Josephine graduated from her MSc in Management at Singapore Management University Lee Kong Chian School of Business (SMU LKCSB) five years ago, but life in the business world wasn’t always on the cards.
Between her undergraduate degree in psychology and her MSc in Management she left the UK to work for a sales role in Malaysia, but soon realized that she wanted a more strategic role.
“The Masters was a fresh chance—a reset. I wanted to take a Masters that would provide me with a good foundation in business and acquire a broad repertoire of current skills that would be helpful in my next play," she explains.
“I chose the SMU program because it is broad-based and focuses on business in Asia. The fact that my classmates came from all across Asia was a great bonus."
From a MSc in Management degree to startups
Entrepreneurship is a popular career path for business degree grads. 25% of business school alumni say that entrepreneurship is their career goal going into a program.
With its international makeup and healthy startup ecosystem, Singapore was the perfect choice for Josephine.
“Singapore is such a fantastic hub! It’s international, multicultural and diverse, and I wanted that reflected in a school,” says Josephine.
SMU certainly reflects this. The MSc in Management boasts 92% international students, and it was also the first triple-accredited business school in Singapore, receiving accreditation from AACSB, AMBA, and EQUIS.
Josephine completed two internships during her 12-month program, one at education startup The Change School in Singapore, where she had the chance to work first-hand with the co-founders, and another at accounting firm BDO.
SMU's evening classes gave her the chance to build work experience during the day, she recalls.
Applying a MSc in Management to entrepreneurship
After her MSc in Management, Josephine took a leap and co-founded the Nomadic School of Business. This organization helps bring business education to nomadic communities throughout Africa, Australia, and South-East Asia.
It was during her time in Mongolia that Josephine saw the real effects of climate change, which has hit the nation particularly hard.
Between 1992 and 2006 alone, the amount of barren land in Mongolia tripled, while 70% of its land was, and is, at risk of becoming desert.
These changes, and how they impacted local people, inspired Josephine to take the next step in her entrepreneurial journey.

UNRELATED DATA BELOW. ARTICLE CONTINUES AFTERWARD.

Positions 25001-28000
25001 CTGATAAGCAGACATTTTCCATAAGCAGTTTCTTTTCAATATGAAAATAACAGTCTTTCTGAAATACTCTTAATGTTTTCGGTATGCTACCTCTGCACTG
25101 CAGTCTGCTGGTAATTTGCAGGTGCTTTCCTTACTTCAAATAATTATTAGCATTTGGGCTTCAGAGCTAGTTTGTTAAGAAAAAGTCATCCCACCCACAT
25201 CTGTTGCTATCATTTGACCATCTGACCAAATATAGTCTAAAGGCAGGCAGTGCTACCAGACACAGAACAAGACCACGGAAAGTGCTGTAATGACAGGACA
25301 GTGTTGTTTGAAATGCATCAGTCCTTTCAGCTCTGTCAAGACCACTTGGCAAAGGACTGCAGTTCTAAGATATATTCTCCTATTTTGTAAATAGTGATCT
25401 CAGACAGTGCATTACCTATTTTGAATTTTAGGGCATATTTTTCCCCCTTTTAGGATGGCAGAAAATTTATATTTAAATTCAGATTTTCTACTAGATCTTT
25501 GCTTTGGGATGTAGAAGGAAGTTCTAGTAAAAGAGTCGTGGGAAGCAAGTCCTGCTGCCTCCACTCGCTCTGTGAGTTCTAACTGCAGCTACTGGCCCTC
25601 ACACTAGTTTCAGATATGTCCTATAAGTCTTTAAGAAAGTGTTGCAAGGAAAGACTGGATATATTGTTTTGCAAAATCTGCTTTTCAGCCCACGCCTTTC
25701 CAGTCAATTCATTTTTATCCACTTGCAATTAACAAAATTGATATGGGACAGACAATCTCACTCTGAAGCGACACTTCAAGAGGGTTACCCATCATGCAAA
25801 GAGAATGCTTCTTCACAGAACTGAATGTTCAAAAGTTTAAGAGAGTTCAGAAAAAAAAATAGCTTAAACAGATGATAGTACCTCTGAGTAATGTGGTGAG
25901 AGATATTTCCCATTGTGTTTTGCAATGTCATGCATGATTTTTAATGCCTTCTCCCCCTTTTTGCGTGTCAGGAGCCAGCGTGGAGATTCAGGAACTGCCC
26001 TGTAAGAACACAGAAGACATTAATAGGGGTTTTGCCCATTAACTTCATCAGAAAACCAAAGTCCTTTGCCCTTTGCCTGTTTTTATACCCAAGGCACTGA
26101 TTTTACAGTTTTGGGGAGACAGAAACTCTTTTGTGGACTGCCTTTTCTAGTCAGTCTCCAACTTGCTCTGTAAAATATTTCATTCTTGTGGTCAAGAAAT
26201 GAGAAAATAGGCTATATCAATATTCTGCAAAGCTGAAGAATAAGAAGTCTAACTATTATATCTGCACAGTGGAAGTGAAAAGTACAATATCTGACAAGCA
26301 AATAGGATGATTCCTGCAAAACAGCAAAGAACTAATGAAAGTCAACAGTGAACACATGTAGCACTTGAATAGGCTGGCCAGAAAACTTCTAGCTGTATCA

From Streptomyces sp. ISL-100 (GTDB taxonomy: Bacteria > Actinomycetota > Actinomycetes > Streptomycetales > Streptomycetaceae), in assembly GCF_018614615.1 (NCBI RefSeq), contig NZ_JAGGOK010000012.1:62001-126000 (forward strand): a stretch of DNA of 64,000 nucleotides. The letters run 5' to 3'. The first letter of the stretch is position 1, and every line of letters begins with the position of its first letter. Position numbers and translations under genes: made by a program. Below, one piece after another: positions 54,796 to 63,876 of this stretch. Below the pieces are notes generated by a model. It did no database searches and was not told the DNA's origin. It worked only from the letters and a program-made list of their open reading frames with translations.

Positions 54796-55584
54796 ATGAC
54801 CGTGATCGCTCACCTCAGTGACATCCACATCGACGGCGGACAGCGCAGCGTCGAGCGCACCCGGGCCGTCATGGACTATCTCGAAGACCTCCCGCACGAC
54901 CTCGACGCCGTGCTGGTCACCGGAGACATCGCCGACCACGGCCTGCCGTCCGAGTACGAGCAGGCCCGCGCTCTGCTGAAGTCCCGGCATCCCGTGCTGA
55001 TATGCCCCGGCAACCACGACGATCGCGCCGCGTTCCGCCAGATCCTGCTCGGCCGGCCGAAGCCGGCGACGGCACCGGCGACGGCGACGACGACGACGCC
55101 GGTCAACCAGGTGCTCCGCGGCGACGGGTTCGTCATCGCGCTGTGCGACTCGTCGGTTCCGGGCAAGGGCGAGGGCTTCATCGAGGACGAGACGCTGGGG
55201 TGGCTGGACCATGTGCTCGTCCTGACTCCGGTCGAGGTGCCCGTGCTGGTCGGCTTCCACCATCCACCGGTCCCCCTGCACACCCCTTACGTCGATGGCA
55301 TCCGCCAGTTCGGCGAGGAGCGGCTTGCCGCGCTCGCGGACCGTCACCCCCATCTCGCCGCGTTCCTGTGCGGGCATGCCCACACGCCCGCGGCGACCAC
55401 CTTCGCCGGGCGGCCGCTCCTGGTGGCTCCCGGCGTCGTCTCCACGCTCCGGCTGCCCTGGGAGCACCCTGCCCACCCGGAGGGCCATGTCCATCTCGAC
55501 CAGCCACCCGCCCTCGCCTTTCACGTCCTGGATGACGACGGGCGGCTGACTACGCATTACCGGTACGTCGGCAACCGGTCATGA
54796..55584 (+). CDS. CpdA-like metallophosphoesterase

“A lot of the communities we were working with were on the front line of climate change, and I felt like I couldn’t keep going along and pretending everything was fine,” she reflects.
On her return to Singapore, she applied for the Antler program, a dedicated six-month startup program that helps entrepreneurs find a cofounder and start a company.
100 people are invited to each cohort, half with business backgrounds, the others with tech backgrounds, Josephine recalls. “Antler will invest in a third of the companies founded, and our idea was invested in.”
So the Capture App was born—a tool designed to help people “track, reduce, and remove CO2 emissions from their everyday lives,” Josephine explains.
Though business and governments have their part to play in reducing the overall effects of climate change, Josephine is certain that individuals can make a difference, too.
“We want to empower people that are worried about climate change but don’t know what to do, and transform climate worriers into climate warriors,” she says. In fact, the Capture app can help people reduce their CO2 emissions by about 7.6% year-on-year.
Josephine believes that the MSc in Management program was pivotal in her entrepreneurial journey.
"I learned so much that has been relevant in my work," she says. "Strategy, marketing, and even accounting. Not to mention the network of classmates who have also become part of my support network."
Josephine admits that building a startup has become more challenging due to the ongoing coronavirus crisis.
“I was supposed to be going to New York this evening and having three months in the US,” she says. “Instead, we’re going to spend this month really working on the product.”
For now, Josephine is seeing the benefits of the switch to remote working.
“Our app allows people to automatically track CO2 emissions from GPS information, and people working from home can see that their emissions are greatly reduced,” she points out.
“We hope that this will have long-term effects on people—they’ll realize that they don’t necessarily need to be present in person all the time.”